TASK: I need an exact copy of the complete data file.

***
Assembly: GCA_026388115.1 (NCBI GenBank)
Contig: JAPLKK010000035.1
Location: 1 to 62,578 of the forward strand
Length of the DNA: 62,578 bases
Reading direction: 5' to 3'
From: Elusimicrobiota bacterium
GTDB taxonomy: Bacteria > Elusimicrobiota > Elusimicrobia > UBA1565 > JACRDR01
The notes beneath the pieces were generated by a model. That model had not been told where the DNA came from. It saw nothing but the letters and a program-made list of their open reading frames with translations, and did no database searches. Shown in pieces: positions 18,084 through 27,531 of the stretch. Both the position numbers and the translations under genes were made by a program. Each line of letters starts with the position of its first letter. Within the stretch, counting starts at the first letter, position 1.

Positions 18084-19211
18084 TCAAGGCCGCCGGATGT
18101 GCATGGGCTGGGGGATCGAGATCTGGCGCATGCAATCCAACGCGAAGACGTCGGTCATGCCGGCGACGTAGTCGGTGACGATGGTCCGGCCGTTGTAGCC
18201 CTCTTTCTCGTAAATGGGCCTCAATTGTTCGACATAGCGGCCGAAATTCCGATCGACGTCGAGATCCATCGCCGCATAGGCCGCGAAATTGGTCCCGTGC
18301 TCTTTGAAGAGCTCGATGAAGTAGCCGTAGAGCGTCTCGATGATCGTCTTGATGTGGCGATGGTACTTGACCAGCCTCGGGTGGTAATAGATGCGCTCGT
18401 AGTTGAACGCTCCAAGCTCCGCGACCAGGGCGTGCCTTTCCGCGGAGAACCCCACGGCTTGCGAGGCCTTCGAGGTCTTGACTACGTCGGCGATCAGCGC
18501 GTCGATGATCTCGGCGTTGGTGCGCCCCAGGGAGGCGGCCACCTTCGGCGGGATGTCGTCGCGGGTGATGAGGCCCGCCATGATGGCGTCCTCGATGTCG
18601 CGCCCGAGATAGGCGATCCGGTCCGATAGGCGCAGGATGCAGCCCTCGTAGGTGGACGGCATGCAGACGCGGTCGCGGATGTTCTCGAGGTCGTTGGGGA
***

Assembly: GCA_026388115.1 (NCBI GenBank)
Contig: JAPLKK010000035.1
Location: 1 to 62,578 of the forward strand
Length of the DNA: 62,578 bases
Reading direction: 5' to 3'
From: Elusimicrobiota bacterium
GTDB taxonomy: Bacteria > Elusimicrobiota > Elusimicrobia > UBA1565 > JACRDR01
The notes beneath the pieces were generated by a model. That model had not been told where the DNA came from. It saw nothing but the letters and a program-made list of their open reading frames with translations, and did no database searches. Shown in pieces: positions 18,084 through 27,531 of the stretch. Both the position numbers and the translations under genes were made by a program. Each line of letters starts with the position of its first letter. Within the stretch, counting starts at the first letter, position 1.

Positions 18084-19211
18084 TCAAGGCCGCCGGATGT
18101 GCATGGGCTGGGGGATCGAGATCTGGCGCATGCAATCCAACGCGAAGACGTCGGTCATGCCGGCGACGTAGTCGGTGACGATGGTCCGGCCGTTGTAGCC
18201 CTCTTTCTCGTAAATGGGCCTCAATTGTTCGACATAGCGGCCGAAATTCCGATCGACGTCGAGATCCATCGCCGCATAGGCCGCGAAATTGGTCCCGTGC
18301 TCTTTGAAGAGCTCGATGAAGTAGCCGTAGAGCGTCTCGATGATCGTCTTGATGTGGCGATGGTACTTGACCAGCCTCGGGTGGTAATAGATGCGCTCGT
18401 AGTTGAACGCTCCAAGCTCCGCGACCAGGGCGTGCCTTTCCGCGGAGAACCCCACGGCTTGCGAGGCCTTCGAGGTCTTGACTACGTCGGCGATCAGCGC
18501 GTCGATGATCTCGGCGTTGGTGCGCCCCAGGGAGGCGGCCACCTTCGGCGGGATGTCGTCGCGGGTGATGAGGCCCGCCATGATGGCGTCCTCGATGTCG
18601 CGCCCGAGATAGGCGATCCGGTCCGATAGGCGCAGGATGCAGCCCTCGTAGGTGGACGGCATGCAGACGCGGTCGCGGATGTTCTCGAGGTCGTTGGGGA